Myth #8 – I can wait to implement my EHR
There are several reasons why you should not wait.

  1. EHR projects are extremely complicated and require extensive time and resources. Expect to marshal even more time and resources when establishing a HIE. Providers must plan beyond the technical aspects of the process and factor those elements into the timeline.
  2. The government has legislated EHR use by the end of 2015.  Until then, the federal government is providing financial incentives through American Recovery and Reinvestment Act under the title: Health Information Technology for Economic and Clinical Health and funding for meaningful EHR use. These incentives are time limited and front loaded.
  3. If the carrot is not enough, the government also carries a big stick. When incentives run out in 2015, progressively increasing penalty fees begin if the provider’s EHR is not fully operational by end of 2016.

Myth #9 – The budget for the project is equal to the quote I received from the EHR vendor

There are numerous aspects of an EHR project that fall outside the purview of an EHR vendor. Providers will have expenses associated with networking, hosting, customization, training, deployment, chart retirement, support and maintenance. Failing to recognize the complete set of costs at the outset of the project may quickly lead to frustration.

Myth #10 – My practice can remain isolated from other practices in the community

The time of the isolated practice is over. Physicians and practices must exchange patient information and participate in care coordination in order to contribute to a safer, more effective, and more efficient patient care environment. Additionally, in order to be able to decrease cost, take advantage of economies of scale, establish market advantage and create new or enhance old streams of revenue, providers must form some type of provider organization in their community.

Myth #11:  Productivity in my practice will decrease to intolerable levels during implementation of an EHR.
One of the top barriers to EHR adoption is the fear of dramatic impact on physician productivity. While this can occur, it does not have to. A well-managed project can result in less than 5% loss of productivity with providers returning to 100% of pre-EHR productivity within four months of beginning EHR training.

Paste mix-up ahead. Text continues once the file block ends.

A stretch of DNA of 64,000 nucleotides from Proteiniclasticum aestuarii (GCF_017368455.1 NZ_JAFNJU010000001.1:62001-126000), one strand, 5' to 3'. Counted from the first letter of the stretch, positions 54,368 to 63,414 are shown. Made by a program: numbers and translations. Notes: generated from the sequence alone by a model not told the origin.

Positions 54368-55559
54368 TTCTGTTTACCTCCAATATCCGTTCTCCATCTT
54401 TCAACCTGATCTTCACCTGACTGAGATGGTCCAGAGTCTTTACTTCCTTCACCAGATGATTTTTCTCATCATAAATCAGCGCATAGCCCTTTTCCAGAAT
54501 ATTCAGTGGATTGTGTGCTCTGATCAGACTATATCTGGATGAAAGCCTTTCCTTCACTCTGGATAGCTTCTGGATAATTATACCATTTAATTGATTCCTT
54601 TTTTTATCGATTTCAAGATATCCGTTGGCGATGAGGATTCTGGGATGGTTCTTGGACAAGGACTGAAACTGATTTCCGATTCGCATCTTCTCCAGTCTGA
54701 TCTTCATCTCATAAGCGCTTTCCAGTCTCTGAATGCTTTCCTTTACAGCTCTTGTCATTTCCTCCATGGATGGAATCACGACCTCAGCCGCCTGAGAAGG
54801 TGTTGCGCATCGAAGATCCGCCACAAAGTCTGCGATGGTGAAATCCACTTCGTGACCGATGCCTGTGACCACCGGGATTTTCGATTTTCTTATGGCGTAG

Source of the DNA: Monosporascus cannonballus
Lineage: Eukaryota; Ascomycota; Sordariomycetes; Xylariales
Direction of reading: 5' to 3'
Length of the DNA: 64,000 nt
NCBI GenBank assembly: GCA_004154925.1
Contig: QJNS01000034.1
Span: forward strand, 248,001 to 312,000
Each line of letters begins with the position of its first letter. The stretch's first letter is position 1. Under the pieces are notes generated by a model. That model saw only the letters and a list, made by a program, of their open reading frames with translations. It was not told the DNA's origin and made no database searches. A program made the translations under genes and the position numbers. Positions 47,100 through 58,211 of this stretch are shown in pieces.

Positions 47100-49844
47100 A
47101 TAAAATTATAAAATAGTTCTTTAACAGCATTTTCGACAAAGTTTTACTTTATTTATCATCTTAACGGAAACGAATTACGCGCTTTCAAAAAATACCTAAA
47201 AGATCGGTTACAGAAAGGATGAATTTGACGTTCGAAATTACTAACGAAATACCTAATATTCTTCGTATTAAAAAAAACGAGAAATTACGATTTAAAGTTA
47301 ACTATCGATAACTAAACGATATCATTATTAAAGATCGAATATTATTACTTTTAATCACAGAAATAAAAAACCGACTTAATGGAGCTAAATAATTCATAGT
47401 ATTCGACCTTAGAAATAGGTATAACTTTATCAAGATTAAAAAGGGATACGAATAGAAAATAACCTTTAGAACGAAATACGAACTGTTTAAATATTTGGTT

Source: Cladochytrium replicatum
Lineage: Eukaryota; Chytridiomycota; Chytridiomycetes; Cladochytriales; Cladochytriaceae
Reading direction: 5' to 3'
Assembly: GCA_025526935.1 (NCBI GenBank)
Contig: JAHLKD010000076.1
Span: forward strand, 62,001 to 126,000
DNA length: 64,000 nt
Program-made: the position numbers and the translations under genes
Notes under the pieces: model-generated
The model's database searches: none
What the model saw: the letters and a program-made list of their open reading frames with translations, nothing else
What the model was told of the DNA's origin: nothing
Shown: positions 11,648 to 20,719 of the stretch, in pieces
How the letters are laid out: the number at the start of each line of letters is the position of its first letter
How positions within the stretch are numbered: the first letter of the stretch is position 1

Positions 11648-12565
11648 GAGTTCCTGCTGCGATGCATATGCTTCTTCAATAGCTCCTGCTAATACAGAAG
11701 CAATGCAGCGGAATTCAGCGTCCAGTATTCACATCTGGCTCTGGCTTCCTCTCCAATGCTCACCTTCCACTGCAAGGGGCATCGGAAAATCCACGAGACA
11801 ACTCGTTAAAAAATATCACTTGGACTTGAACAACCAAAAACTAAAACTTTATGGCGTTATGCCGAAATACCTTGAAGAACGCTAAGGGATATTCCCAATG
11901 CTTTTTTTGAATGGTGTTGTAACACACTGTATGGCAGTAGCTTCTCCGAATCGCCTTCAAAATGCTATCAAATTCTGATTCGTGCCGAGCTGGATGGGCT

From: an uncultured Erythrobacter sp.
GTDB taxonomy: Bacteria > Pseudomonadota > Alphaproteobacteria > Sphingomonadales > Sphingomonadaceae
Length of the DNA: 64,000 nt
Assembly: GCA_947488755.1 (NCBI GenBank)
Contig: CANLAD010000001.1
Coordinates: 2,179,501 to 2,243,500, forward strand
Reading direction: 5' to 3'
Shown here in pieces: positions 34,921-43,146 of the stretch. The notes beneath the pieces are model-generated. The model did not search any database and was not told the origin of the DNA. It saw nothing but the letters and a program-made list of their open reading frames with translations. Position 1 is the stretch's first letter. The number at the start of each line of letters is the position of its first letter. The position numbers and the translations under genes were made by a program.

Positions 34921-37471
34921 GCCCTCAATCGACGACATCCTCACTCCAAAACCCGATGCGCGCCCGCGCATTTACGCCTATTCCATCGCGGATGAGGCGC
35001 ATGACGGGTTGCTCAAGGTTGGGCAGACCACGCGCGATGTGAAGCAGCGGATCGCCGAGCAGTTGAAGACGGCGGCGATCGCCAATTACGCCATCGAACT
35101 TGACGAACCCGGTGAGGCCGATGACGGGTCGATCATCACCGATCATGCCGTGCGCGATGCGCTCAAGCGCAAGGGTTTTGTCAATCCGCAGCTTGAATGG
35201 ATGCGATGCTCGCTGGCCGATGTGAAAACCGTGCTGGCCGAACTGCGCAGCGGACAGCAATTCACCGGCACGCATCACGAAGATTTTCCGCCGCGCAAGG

Myth #12:  I can’t begin to implement until I know the exact definition of meaningful use.
Providers no longer have to wait for a definition. Meaningful use (Stage 1) is described in the final rule issued July 13, 2010, and while CMS may issue some minor revisions, they are expected to only to further clarify the final rule (as relates to Stage 1). Now the focus is on ensuring that an appropriate provider community exists with a governance structure to help physicians implement EHR technology in a way that provides significant ROI, fosters HIE and meaningful use, and helps physicians collect and report needed data.     

Keys to EHR Success

  • Make it a Team Effort. Providers cannot go it alone for both clinical and economic reasons. They must collaborate as business persons and as clinicians to create and deliver greater value to patients and other healthcare consumers
  • Be in control. Know the myths, and understand what you can do to avoid becoming ensnared by these fallacies. Consider the way EHRs align with your strategic plans and what you expect to gain from them. Plan ahead.
  • Limit investment appropriately but do not skimp. An EHR initiative requires a substantial investment. Runaway costs are common without the proper due diligence.  This is not an area to cut corners.
  • Learn the best practices/ There are provider organizations that have succeeded in implementing EHRs. Search them out to learn from their mistakes and successes.
For more details regarding how to avoid the common pitfalls of EHR implementation, watch the following pre-recorded webinars from Ms. Waltko and Dr. Sprowl:

Part I :
Part II :